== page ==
• Kilometre reimbursement

This is a process that exists in most companies with grey fleets already. It can help to give a good level of visibility over the fleet. If a manager is able to see on a daily basis the distance and usage of employee vehicles, they are able to better identify those that might need servicing sooner. Rather than kilometre records being submitted weekly or even monthly, having them submitted on a daily basis gives an accurate overview of the fleet.


Where processes are dictated by policies, effective systems can work to ensure that processes are as effective as possible. A good fleet management system (or systems) can make the fleet manager’s job a lot easier while streamlining processes for the drivers as well.

Having a system that allows drivers to remotely log the results of their vehicle checks can increase the probability of drivers actually completing these checks. If drivers have to manually or physically write down the results of the check and mark it off as completed each time they are required to do it, this can seem like too much work, resulting in poor completion rates.

A similar system for incident reporting can help to minimize the time taken to resolve incidents. A system that allows drivers to log times, dates, descriptions, as well as upload images where necessary can save a considerable amount of time and effort. This way incidents are tagged to the particular vehicle and the driver in the first instance, providing better visibility for fleet managers.

Being able to manually log travel distances can speed up the kilometre reimbursement process as well. Having a system where drivers can, at the end of each day, log the start and finish odometer readings streamlines the processes for both drivers and fleet managers.

Ideally, a system that can incorporate all components and can interact with any pre-existing fleet management systems (important for companies who run both company owned fleets and grey fleets) is what you would source as a fleet manager. This provides you with the visibility you require as well as accurate reporting functions.


By implementing appropriate policies, regimented processes and integrated systems to your grey fleet, you are ensuring the safety of your drivers, reducing liability on the organisation and gaining greater control over the fleet.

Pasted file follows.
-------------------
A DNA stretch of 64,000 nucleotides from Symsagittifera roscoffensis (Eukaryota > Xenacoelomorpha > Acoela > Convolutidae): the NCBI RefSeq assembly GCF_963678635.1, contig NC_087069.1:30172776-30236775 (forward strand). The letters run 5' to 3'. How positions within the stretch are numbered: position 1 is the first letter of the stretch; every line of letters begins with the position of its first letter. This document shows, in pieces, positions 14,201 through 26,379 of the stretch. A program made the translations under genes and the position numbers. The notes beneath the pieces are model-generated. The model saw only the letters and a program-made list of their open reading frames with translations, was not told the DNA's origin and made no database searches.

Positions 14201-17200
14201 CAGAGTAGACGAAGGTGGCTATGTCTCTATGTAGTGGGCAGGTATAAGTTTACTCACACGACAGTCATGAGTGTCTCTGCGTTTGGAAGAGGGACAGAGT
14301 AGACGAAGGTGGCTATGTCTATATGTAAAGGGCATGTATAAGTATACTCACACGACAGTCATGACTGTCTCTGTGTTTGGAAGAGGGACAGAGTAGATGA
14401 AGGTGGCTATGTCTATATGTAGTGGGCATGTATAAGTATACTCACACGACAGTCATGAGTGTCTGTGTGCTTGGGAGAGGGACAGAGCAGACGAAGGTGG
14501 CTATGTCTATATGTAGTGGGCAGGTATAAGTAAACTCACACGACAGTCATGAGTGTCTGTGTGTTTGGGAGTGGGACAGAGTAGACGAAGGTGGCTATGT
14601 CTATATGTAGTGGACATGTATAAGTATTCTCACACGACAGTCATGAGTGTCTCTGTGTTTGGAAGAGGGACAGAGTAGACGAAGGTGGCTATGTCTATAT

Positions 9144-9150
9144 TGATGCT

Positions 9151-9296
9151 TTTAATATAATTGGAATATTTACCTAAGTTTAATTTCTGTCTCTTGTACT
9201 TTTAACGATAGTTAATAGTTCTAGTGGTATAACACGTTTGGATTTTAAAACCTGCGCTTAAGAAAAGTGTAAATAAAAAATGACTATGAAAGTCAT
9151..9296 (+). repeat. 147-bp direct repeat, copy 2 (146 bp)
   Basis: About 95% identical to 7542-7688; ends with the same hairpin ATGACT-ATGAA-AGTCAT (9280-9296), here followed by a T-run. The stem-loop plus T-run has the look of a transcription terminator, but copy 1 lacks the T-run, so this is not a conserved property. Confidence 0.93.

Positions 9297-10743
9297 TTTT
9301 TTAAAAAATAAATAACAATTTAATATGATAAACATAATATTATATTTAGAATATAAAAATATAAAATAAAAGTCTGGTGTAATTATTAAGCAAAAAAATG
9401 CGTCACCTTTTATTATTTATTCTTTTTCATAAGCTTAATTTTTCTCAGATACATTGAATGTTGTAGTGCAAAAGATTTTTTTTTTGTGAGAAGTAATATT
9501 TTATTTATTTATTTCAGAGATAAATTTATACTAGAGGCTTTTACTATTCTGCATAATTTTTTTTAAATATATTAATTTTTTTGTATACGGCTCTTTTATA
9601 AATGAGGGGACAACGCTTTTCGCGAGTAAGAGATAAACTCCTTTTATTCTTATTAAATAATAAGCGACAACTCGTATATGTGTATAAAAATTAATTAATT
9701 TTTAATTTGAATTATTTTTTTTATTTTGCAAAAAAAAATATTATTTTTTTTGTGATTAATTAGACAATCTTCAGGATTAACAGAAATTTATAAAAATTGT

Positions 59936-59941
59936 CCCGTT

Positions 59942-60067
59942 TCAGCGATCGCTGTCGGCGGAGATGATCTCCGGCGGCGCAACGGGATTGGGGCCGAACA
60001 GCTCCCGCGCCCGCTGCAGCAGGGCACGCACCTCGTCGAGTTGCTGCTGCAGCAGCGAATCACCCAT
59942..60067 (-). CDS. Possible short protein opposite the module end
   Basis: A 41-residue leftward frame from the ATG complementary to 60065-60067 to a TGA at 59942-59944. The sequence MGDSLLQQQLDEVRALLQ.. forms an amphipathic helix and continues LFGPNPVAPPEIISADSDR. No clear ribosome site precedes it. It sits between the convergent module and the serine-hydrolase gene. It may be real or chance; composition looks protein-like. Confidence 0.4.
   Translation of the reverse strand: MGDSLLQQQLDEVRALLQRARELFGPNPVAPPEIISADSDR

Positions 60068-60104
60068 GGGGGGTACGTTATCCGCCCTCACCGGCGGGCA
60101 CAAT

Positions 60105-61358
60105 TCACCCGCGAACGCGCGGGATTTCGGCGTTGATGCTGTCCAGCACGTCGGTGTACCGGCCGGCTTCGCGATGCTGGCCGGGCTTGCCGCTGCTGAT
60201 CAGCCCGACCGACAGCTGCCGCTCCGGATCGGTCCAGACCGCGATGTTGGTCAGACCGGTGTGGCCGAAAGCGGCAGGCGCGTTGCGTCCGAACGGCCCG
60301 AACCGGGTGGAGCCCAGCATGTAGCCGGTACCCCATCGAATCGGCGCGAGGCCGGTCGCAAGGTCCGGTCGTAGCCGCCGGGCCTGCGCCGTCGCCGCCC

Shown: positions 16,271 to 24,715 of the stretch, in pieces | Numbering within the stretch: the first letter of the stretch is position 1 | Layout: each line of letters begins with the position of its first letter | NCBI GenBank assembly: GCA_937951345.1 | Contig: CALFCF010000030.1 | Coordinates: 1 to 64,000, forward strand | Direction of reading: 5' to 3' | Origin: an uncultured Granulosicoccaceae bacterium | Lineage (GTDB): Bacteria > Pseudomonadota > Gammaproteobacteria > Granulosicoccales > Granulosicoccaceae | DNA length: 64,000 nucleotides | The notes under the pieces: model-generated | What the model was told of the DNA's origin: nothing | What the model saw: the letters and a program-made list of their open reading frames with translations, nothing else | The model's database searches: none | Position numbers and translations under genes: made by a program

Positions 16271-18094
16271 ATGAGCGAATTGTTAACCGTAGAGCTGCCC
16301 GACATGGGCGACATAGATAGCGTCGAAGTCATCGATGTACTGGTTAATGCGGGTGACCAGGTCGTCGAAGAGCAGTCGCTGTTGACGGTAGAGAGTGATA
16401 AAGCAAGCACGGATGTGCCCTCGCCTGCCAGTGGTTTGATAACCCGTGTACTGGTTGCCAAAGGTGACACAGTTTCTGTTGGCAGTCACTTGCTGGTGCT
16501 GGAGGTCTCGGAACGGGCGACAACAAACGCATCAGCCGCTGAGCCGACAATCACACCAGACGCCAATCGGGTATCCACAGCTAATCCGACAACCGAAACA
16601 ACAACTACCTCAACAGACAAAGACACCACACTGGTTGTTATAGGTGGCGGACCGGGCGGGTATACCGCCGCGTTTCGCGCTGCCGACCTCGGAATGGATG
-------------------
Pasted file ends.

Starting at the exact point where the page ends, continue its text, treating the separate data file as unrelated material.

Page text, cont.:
Ensuring driver safety increases the accountability of the drivers. They become aware of where they are responsible for their own safety and where the organisation has control. Most people aren’t against sticking to processes and standards. The issues only arise when they aren’t aware of company expectations. By effectively communicating this to drivers through the policies and processes, as well as fully explaining systems, you are increasing the likelihood of drivers owning them. This contributes towards the overall safety of the drivers and ensures you are meeting sufficient health and safety standards as set out in fleet legislation.

By having your drivers accountable for their actions, you are reducing incident liability on the company. Especially when it comes to vehicle checks and incident reporting, a lack of policies, processes and systems can result in the organisation being liable for a raft of issues.

Driver safety and liability on the organisation are big, important issues, but ultimately everything comes down to the fleet manager having control over the fleet. If there isn’t any control on the vehicles being used and drivers operating the vehicles, there is no way to understand where the issues lie and how to place interventions to mitigate these. Sufficient control comes when the fleet manager has visibility over the entire fleet, something that is easier with company owned fleets and increasingly difficult with grey fleets. By implementing policies, processes and systems around the fleet, you are providing more information for the fleet manager to work from, therefore increasing the overall picture that they have over the fleet. This way, you are able to recognize issues even before they arise, and put interventions in place to ensure that no further issues come from them. By doing this you are ensuring the safety your drivers and the general public as well as reducing the liability associated with being unaware of issues.